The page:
Birds of Nebraska: Newspaper Accounts, 1854-1923

Editor [possibly Miles Greenleaf]. November 18, 1917. Omaha Sunday World-Herald 53(7): 8-N. A bird editorial.

Get the Suet Ready.

The nights are becoming chill and some of the days, too. There is a constant threat; a sort of menace, perhaps, that foretells the sleet-storm or blizzard sure to arrive in the very near future. The winter birds, already safely ensconced in the woods and weed patches along the ravines, are very busily engaged in laying away stores of food against the time when snow and ice shall cover up and seal nature's larder.

In every crevice in the bark the Nuthatches, Creepers and Chickadees have hidden their precious bits of grub - or grubs - while the Goldfinches, Siskins, Tree Sparrows, Juncos and others of their ilk have possibly found some way to cache weed seeds against a snowy day.

But when the storm finally falls, and the bark of the trees is covered with ice, and the weed stalks and grassy roadside patches are encrusted with an impenetrable armor, then these winter feathered folk, so necessary to the success of next year's crops, will have a hard time keeping their little bodies properly stoked with food.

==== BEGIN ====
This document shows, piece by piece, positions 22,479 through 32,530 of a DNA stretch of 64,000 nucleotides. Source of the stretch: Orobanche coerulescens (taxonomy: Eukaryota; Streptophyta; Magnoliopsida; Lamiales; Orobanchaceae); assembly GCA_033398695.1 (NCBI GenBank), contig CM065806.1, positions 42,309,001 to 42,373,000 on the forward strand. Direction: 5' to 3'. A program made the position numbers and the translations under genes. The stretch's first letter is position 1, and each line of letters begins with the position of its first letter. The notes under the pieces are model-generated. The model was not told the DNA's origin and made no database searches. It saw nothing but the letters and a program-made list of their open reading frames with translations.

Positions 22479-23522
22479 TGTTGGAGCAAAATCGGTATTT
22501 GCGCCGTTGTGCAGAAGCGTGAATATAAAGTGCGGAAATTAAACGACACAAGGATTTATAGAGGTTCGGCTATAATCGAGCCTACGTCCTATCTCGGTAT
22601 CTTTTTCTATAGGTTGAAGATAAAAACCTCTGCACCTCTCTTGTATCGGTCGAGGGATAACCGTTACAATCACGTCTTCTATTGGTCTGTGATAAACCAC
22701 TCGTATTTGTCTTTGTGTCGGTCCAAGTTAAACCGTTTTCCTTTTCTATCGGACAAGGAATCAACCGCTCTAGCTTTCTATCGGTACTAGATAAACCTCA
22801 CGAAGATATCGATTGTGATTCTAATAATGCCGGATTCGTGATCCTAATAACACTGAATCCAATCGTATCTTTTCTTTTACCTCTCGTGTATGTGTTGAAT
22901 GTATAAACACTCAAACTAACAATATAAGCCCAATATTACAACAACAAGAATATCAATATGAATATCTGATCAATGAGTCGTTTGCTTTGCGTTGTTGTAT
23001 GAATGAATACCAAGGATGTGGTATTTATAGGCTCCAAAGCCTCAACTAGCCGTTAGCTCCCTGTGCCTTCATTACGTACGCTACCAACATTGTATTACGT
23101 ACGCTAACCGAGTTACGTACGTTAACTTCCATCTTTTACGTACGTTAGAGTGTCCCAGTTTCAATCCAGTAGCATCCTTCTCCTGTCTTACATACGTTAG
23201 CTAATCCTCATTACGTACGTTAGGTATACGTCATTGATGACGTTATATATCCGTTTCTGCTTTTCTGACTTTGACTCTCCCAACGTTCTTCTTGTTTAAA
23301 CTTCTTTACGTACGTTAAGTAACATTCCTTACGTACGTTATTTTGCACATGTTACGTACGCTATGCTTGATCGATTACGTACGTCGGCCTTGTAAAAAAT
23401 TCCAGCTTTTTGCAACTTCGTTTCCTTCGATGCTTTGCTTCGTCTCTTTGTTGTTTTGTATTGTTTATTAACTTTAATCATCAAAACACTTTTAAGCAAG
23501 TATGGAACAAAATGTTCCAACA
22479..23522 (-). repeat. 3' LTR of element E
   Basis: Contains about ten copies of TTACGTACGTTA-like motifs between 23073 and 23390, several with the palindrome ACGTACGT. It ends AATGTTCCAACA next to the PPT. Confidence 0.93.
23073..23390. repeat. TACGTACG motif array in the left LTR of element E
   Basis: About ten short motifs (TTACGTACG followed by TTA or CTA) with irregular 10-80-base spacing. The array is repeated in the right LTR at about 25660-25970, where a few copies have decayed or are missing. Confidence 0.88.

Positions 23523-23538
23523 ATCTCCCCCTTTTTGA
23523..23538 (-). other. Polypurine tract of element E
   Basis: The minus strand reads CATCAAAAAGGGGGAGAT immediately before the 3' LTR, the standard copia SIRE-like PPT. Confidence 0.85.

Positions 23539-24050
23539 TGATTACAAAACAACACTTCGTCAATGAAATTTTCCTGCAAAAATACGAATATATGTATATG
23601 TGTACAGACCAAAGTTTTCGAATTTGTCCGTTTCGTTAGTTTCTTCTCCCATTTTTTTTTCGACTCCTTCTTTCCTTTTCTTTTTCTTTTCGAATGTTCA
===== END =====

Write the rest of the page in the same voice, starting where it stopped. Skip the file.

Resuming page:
Against such an emergency the Audubons are already putting up their feeding stations; wire traps enclosing handfuls of beef suet.

This suet, usually consisting of scraps secured from the butcher at a merely nominal cost, is the best and most appreciated food to place for the winter birds, and if you don't think they like it - just try the Audubon scheme!

tack a chunk of suet to a tree in some wooded patch of the city, covering it with a piece of coarse wire netting. The latter protection prevents the voracious squirrels from making away with the entire supply at one sitting, and also makes it impossible for any one bird to "pig" the provender. He can only get a billful at a time - which is good for his digestion, as well as the suet.

Place a suet station of your own today, and then look at it the next time you can get out into the open. You will find that you have made a lot of new and valuable friends, who will stay with you all winter - especially when the blizzards are raging.